Today, Graham works in football operations for the AFL-champion Western Bulldogs and still follows the NFL closely. He participates in four NFL fantasy leagues as watches as many games as possible to keep up with the exploits of former teammates.
Martin Gramatica, Super Bowl XXXVII
A native of Buenos Aires, Argentina, Gramatica was 9 when his family moved to La Belle, Florida. He was so passionate about soccer that he didn’t even consider playing American football until he was a senior in high school. He played on club soccer teams in the Fort Myers area and reluctantly accepted an invitation to kick for the La Belle High varsity team in his senior season.
“I didn’t even know the rules,” Gramatica said. “After my first extra point, I went and sat down. Someone said, ‘You know you have a kickoff now.’ I had no idea that I had to kick off after the extra point.”
Gramatica had a good enough leg, however, to earn a scholarship from Kansas State. He went on to be selected in the third round of the 1999 draft by the Tampa Bay Buccaneers.
Tampa Bay, a perennial playoff team in those days, broke through to the league’s championship game in Gramatica’s fourth season. As the Bucs’ team bus pulled up to Qualcomm Stadium in San Diego on game day, Gramatica saw Super Bowl XXXVII logos everywhere and began to realize the gravity of the moment. Then, when the Buccaneers took the field for warm-ups, anxiety really kicked in.
“I had probably the worst warmup of my career,” he said. “I just couldn’t hit the ball, and I couldn’t believe it. I’m thinking, ‘This could not be happening right now that I can’t hit the ball on the biggest day of my career.’ Luckily, everything worked out in the game. I got all my bad kicks out of the way in the pregame.”
Indeed, Gramatica played flawlessly. He made both of his field goal attempts and all six of his extra point tries as Tampa Bay routed the Raiders 48-21. Gramatica savors his memories of that championship season, but he said the week of the big game was a massive whirlwind that is somewhat difficult to grasp in retrospect.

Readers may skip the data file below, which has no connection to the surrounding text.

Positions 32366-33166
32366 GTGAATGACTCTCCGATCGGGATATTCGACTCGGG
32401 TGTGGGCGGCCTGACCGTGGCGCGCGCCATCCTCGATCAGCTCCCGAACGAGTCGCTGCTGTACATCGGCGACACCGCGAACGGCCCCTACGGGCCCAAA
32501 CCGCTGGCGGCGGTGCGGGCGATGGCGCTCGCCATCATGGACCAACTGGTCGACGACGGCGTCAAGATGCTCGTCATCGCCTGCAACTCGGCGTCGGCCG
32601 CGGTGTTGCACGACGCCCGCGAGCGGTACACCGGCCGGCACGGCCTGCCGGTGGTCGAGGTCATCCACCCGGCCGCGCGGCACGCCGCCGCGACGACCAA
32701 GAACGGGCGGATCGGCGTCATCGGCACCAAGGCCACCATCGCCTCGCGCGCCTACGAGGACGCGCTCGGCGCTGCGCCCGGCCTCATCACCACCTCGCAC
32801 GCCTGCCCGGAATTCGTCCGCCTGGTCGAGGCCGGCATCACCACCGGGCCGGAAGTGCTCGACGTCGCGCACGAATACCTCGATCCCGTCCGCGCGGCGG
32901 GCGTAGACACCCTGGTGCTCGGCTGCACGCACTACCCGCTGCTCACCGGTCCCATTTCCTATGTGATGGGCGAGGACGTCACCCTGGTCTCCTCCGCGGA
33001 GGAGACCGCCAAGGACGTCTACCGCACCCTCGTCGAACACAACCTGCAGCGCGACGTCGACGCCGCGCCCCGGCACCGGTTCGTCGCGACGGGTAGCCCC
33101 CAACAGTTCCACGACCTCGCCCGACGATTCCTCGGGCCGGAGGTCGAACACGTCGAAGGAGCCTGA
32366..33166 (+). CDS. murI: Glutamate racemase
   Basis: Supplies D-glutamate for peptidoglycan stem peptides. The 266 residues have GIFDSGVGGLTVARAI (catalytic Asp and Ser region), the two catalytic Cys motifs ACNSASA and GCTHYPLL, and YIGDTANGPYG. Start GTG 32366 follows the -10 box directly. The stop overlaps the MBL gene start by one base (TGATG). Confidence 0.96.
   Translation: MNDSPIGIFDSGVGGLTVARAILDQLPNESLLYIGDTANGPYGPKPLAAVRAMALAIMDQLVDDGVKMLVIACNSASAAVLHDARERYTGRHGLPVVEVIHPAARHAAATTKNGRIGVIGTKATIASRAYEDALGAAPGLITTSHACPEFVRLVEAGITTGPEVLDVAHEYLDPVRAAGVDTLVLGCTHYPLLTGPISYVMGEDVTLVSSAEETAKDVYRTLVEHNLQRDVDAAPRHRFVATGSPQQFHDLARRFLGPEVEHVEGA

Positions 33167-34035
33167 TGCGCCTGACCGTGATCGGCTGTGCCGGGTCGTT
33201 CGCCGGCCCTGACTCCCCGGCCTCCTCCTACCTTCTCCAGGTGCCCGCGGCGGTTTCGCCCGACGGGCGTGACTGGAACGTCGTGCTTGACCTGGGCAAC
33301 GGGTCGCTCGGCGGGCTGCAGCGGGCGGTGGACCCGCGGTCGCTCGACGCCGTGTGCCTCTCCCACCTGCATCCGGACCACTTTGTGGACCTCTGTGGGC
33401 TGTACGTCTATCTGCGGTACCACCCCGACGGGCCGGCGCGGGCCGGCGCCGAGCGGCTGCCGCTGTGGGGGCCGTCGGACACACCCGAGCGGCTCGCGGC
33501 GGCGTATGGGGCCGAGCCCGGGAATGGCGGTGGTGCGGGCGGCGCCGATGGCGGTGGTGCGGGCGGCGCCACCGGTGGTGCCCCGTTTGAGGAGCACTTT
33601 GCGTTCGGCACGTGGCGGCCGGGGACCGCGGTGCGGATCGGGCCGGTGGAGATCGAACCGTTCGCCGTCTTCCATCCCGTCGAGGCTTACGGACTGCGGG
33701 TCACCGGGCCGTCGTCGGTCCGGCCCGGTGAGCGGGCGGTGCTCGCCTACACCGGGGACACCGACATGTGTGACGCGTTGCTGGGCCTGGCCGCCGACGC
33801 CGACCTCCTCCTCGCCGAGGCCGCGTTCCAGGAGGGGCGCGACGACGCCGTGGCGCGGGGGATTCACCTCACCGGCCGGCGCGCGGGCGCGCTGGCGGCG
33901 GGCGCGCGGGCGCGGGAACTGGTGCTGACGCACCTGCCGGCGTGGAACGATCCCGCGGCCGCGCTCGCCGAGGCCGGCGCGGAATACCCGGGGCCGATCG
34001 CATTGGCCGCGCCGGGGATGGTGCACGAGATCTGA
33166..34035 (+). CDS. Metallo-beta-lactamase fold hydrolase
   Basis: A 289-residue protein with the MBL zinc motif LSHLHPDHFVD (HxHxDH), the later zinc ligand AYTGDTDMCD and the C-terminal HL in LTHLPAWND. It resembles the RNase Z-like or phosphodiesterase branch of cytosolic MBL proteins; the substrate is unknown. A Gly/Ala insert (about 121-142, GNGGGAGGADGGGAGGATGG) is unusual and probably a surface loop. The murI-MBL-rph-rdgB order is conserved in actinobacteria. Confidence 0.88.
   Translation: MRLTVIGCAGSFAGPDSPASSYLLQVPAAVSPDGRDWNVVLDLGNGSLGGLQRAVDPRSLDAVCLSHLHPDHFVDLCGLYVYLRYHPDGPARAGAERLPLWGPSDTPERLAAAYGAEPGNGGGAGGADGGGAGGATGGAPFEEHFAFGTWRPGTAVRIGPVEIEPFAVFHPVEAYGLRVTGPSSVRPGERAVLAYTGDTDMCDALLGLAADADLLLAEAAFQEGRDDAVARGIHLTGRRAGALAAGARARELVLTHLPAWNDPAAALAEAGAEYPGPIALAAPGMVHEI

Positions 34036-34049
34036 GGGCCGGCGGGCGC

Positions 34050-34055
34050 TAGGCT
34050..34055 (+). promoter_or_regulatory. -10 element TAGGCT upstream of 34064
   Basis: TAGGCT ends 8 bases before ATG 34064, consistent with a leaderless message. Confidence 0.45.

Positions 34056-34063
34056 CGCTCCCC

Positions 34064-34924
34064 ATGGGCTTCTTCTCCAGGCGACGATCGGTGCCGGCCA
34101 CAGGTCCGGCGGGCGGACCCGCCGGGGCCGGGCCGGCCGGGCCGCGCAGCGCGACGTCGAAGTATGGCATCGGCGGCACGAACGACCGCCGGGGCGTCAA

“When people ask me what I remember about the Super Bowl, it just happened so fast,” Gramatica said. “It’s like a blur. I don’t remember that much. But I remember the journey, all the games, the whole season — how close, how tight that team was.”
Gramatica, whose NFL career lasted until 2008, now lives in Tampa and directs a charitable foundation that builds homes for combat-wounded veterans. He also coaches his three children in youth soccer.
Raul Allegre, Super Bowl XXI
Allegre grew up playing soccer in Torreon, Coahuila, Mexico. He was aware of American football but didn’t watch it until he came to Shelton, Washington, as an exchange student in high school. Shelton High didn’t have a soccer team in 1977, so Allegre looked into football — before realizing he didn’t have the size or understanding of the game to play most of the positions.
But when Allegre saw a lineman struggling with field goals, he asked for a tryout, even though he had never kicked a regulation football before. He made every kick, including a 55-yarder. Needless to say, he made the team. He went on to earn a scholarship to the University of Montana and later transferred to the University of Texas, where he became known to NFL scouts.
Allegre made his pro debut in 1983 with the Baltimore Colts and played two more seasons with the team after it relocated to Indianapolis. He led the Colts in scoring all three seasons but was released on the eve of the 1986 season. It was probably the best thing that could’ve happened. He signed with the New York Giants and earned a trip to the Super Bowl XXI in his first season with the club. When the Giants and Denver Broncos met with the media at the Rose Bowl on the Tuesday before the game, the event was a far cry from the circus now known as “Super Bowl Opening Night.”
“Back then, it was called photo day,” Allegre said. “We would be there in our uniforms and take a team picture in front of the stadium. I remember that [Giants tight end] Mark Bavaro didn’t like speaking to the media, and he refused to talk. He said, ‘They told me it was a photo day. They didn’t say it was a media day.'”
Allegre recalls playing a round of golf with teammates Lawrence Taylor and Jeff Rutledge a few days before the game, which the Giants would win 39-20. But that relaxed vibe changed significantly for Allegre when he took the field for pregame warmups.
“I was so intense, I was almost hyperventilating,” Allegre said. “I couldn’t kick an extra point; that’s how wound up I was.”
The adrenaline started pumping again when Allegre led the team onto the field and handled the opening kickoff.
“I was the first player out of that tunnel,” he said. “Just the roar of the crowd — because it was a New York Giants crowd there in Pasadena — it was amazing. I felt like I was floating in the air, and it was an unbelievable experience. … The moment that I raised my hand to signal to the ref that I was ready, the whole stadium erupted. There was a huge roar, and I was thinking, ‘Just don’t shank the ball.’ It was an unbelievable experience, just to know you have so many eyes focused on you.”
Allegre currently lives in Austin, Texas, and has worked as a broadcaster for ESPN since 2002. He will be part of the network’s Spanish-language international broadcast of Super Bowl LI.